Skip to main content

New African language bridging tribal division



A new African language is helping to reduce tensions and bring young people together in areas previously torn apart by tribal violence. 

And academics are so impressed by the language’s potential that a social media platform promoting it will form the subject of a major presentation at this year’s eLearning Africa, the continent’s leading conference on technology-assisted learning, training and development.

The language - ‘Sheng’ – combines Kiswahili, English and a number of Kenyan tribal words, along with a smattering of Arabic, Hindu, French, German, Spanish and Italian. It was born on the streets of Nairobi, in some of the areas hardest hit by eruptions of post-election violence in 2007- 2008.

Now a ‘social enterprise initiative’ in Kenya, ‘Go Sheng’, is helping to celebrate and promote the language, which is almost exclusively used by young people – so much so that it has become the first language of many young Kenyans in urban areas.

The initiative provides a platform for social dialogue for the language’s growing numbers of speakers. In so doing, it is giving a voice to a powerful alternative culture in Kenya and celebrating the many tribal languages that contribute to Sheng. In turn, this helps to bring some welcome cultural harmony and mutual understanding to a country, which has too often been divided against itself in the recent past

Although Kenya is a modern cosmopolitan nation, it is still plagued by ethnic divisions, which are often exacerbated political, land distribution and cultural issues. To many young people, the Sheng language and culture seem to offer a means of overcoming these traditional divisions.

With an array of diverse Kenyan tribal languages within it, Sheng provides otherwise marginalised young people with a sense of ownership, as they help to define this continually evolving language. It also, perhaps, gives them an opportunity to question and challenge the mainstream ideologies and identities that traditionally define them.

‘Go Sheng’ uses a variety of different means to demystify, document, archive and grow Sheng language and culture. . Its most significant achievement, to date, has been the development of a Sheng dictionary, which contains over 3,900 words and continues to grow rapidly.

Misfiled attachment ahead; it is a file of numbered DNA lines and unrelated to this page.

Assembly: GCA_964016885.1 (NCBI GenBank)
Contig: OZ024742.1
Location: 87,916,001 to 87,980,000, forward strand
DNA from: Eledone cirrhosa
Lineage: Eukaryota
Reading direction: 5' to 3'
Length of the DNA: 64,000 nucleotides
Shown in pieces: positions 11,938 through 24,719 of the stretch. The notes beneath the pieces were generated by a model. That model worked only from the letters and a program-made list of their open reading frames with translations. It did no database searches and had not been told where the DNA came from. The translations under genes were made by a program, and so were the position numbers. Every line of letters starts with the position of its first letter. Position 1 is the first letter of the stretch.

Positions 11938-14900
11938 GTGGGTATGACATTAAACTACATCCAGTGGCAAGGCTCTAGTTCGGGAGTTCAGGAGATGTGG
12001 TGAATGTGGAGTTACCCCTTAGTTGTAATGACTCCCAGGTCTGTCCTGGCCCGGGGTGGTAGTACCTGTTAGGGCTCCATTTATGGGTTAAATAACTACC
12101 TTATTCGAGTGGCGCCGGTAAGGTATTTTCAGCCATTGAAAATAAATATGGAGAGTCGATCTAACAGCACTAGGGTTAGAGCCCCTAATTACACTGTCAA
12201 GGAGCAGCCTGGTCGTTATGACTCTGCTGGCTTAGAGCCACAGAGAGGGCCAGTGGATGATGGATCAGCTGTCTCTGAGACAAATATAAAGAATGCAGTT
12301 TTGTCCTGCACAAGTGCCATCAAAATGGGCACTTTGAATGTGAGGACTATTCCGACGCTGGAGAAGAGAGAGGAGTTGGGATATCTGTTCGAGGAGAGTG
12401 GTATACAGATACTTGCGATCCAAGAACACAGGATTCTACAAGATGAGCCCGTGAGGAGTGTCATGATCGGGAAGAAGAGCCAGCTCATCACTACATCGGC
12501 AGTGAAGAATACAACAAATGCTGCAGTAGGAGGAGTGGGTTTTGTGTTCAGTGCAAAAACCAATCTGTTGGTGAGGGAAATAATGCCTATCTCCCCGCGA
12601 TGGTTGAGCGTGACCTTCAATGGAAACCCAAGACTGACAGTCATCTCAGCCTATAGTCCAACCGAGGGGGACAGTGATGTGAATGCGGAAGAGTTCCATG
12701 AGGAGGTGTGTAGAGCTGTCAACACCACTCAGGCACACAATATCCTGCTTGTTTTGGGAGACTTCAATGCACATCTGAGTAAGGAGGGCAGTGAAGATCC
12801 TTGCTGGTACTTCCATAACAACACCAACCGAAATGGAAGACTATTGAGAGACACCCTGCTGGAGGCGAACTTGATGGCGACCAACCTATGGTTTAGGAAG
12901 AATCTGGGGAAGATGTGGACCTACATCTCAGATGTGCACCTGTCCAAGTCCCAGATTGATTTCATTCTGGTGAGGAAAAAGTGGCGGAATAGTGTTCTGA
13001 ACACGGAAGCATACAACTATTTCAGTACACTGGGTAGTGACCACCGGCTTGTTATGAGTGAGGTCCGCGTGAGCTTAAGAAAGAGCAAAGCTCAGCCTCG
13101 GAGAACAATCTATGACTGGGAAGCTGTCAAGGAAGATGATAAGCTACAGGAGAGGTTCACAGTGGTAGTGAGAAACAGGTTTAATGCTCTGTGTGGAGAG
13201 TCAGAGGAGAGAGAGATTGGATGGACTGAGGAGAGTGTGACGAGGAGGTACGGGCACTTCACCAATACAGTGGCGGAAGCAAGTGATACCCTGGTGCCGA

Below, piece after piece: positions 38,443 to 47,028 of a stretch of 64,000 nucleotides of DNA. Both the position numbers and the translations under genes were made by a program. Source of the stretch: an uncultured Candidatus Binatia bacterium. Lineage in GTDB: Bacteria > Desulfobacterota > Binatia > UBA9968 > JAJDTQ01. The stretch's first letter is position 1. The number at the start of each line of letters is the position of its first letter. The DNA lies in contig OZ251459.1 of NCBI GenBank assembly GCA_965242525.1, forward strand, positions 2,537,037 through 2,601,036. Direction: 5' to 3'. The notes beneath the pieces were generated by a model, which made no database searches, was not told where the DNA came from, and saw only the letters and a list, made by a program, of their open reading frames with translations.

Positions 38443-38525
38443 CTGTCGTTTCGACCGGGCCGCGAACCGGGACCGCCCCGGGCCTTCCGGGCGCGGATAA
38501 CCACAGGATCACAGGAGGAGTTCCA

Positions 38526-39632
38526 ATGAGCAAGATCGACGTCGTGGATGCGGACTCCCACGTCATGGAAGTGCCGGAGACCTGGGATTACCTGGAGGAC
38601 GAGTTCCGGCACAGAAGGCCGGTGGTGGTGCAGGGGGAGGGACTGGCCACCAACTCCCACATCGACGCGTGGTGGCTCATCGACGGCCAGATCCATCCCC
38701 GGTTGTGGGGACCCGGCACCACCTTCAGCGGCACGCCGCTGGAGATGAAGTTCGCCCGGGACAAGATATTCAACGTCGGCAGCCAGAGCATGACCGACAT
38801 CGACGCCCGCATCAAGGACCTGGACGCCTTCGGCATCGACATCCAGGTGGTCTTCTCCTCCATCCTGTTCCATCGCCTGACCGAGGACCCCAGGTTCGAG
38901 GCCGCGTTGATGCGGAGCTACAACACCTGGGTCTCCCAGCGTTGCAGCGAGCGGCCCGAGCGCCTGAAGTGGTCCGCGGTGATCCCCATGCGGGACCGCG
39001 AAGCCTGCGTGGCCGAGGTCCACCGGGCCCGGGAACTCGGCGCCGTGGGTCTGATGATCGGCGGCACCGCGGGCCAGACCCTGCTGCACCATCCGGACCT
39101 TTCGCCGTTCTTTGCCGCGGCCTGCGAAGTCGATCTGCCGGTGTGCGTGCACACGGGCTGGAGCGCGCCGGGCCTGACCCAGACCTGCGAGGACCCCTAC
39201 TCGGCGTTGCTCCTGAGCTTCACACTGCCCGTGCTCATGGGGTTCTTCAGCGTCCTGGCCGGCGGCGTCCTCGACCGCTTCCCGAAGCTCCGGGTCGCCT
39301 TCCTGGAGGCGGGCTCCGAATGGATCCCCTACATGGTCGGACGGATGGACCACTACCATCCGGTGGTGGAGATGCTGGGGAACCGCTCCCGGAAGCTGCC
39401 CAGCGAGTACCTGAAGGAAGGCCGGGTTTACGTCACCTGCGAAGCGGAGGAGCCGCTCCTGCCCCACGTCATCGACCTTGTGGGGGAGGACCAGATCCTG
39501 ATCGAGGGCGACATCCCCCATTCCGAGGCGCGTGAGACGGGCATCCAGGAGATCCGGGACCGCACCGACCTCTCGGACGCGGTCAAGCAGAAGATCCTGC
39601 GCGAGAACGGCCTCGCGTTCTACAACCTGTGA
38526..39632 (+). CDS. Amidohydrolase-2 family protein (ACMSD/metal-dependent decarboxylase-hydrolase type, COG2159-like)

It functions as a socially driven resource where registered members can add words or phrases which then get voted for by other members, before being accepted as authentic. Go Sheng also runs a website, a forum and various social media channels, which have  an online community of around 15000 active participants. As Kelvin Okoth, PR and Projects Officer at Go Sheng, says:

“Sheng has the potential to be with us for generations to come. As curators of this language and culture, we at Go Sheng hope to preserve this urban language and provide a platform for social dialogue among its speakers.”

Go Sheng will be presented at eLearning Africa 2015, which takes place at the African Union Headquarters in Addis Ababa, Ethiopia on May 20th – 22nd.

Credit: ICWE 

Comments

Popular posts from this blog

Deputy AG sues Facebooker over 'malicious' Ameri deal

The Deputy Attorney-General and Member of Parliament for Bolgatanga East, Mr Dominic Ayine has filed a defamation suit at an Accra High Court against a Facebook commentator, Evron Hughes.
In Mr Ayine’s statement of claim, sighted by Graphic Online, he accused Mr Hughes of defaming him in a post he authored and published on Facebook on December 21, 2015, titled “RE: AMERI TRANSACTION”.
According to the Deputy A-G, the “false and malicious” post has provoked “public disaffection” against him and exposed him to public ridicule and contempt.
Describing Mr Hughes as a “self-styled social media blogger and a social commentator”, Mr Ayine said the Facebook post had brought his hard-won reputation “as a respected politician, teacher and lawyer” into “hatred, ridicule, odium, discredit, contempt, opprobrium and reproach”.
The Deputy A-G said the “defamatory words” were authored with the sole intent to reduce him in the estimation of all right thinking Ghanaians, adding that he had received numerou…

Meet Ghanaian female shoemaker

The Saint Ozwald shoe brand

By: Fred Yaw SARPONG
The Daily Express

From her humble beginning in Sunyani in the Brong Ahafo region, a senior high female graduate from the Twene Amanfo Senior high in the Brong Ahafo Sunyani and a Ghanaian now boasts of being one of the most popular Made-in-Ghana shoe brands and has the most number of celebrity endorsements.
Sandra Ozwald, CEO of Saint Ozwald

After Sandrah Ozwald completed school in 2013, her parent couldn't have enough money to help her continue school so she planned to do something for herself by selling ice cream, groundnut cakes or food. Back at the senior high, Sandra used to make groundnut cakes, condensed toffees and ice cream to support herself since her mother couldn't provide all for her.

With 12 siblings and the only girl child (2nd born) among them, and whiles planning which of these to sell, Sandra attended a friend’s wedding and the grooms shoe looked so attractive to her.

According to her, the groom’s shoes were Ma…